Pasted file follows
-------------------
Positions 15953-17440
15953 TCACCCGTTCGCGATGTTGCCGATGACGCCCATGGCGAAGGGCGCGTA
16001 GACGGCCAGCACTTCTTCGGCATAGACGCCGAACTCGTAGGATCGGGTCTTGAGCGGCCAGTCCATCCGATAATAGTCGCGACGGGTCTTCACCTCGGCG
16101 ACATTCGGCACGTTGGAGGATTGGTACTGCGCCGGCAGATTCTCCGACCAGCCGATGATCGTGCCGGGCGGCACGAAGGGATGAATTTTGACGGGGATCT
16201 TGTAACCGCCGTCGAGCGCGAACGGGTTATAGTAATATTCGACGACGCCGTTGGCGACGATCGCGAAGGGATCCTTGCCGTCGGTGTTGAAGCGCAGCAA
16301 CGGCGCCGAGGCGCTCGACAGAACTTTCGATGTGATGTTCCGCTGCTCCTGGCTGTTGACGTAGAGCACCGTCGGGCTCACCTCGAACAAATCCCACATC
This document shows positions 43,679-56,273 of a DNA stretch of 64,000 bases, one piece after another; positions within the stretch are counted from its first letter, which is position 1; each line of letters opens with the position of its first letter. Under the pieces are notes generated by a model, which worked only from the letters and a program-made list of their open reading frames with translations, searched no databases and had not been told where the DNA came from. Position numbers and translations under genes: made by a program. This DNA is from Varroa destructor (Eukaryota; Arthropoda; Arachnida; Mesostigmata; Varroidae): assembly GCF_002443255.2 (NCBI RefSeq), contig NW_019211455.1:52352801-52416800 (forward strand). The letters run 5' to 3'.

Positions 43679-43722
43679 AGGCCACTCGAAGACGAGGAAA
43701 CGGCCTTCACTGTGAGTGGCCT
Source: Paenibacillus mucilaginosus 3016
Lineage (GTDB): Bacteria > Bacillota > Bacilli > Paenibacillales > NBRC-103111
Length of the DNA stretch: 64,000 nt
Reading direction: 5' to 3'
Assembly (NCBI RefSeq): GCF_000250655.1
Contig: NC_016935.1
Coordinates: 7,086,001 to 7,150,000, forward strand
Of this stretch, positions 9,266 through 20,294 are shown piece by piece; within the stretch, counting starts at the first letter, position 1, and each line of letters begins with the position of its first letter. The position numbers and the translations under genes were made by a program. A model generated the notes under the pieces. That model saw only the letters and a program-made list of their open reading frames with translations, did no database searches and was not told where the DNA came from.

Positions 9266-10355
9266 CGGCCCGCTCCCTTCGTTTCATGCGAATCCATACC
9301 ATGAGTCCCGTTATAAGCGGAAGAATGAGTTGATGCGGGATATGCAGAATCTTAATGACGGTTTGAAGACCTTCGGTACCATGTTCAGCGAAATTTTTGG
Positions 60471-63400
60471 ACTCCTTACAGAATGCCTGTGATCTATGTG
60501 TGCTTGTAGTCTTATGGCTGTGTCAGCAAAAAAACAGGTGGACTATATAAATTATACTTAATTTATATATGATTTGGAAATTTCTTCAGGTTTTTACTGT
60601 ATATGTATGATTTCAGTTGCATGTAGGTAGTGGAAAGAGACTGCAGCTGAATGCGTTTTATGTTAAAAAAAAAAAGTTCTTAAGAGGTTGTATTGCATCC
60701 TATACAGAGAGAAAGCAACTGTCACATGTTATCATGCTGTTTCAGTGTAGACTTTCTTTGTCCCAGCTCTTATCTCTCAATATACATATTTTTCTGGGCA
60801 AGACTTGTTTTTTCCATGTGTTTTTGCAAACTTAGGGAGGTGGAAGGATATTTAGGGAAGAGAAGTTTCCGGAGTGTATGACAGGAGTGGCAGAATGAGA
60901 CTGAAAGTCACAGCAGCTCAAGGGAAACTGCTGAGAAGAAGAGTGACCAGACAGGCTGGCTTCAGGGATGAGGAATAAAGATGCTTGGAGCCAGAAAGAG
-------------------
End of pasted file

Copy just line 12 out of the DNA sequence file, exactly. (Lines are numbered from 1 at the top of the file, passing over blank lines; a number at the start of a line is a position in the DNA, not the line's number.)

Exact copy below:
Lineage (GTDB): Bacteria > Bacillota > Bacilli > Paenibacillales > NBRC-103111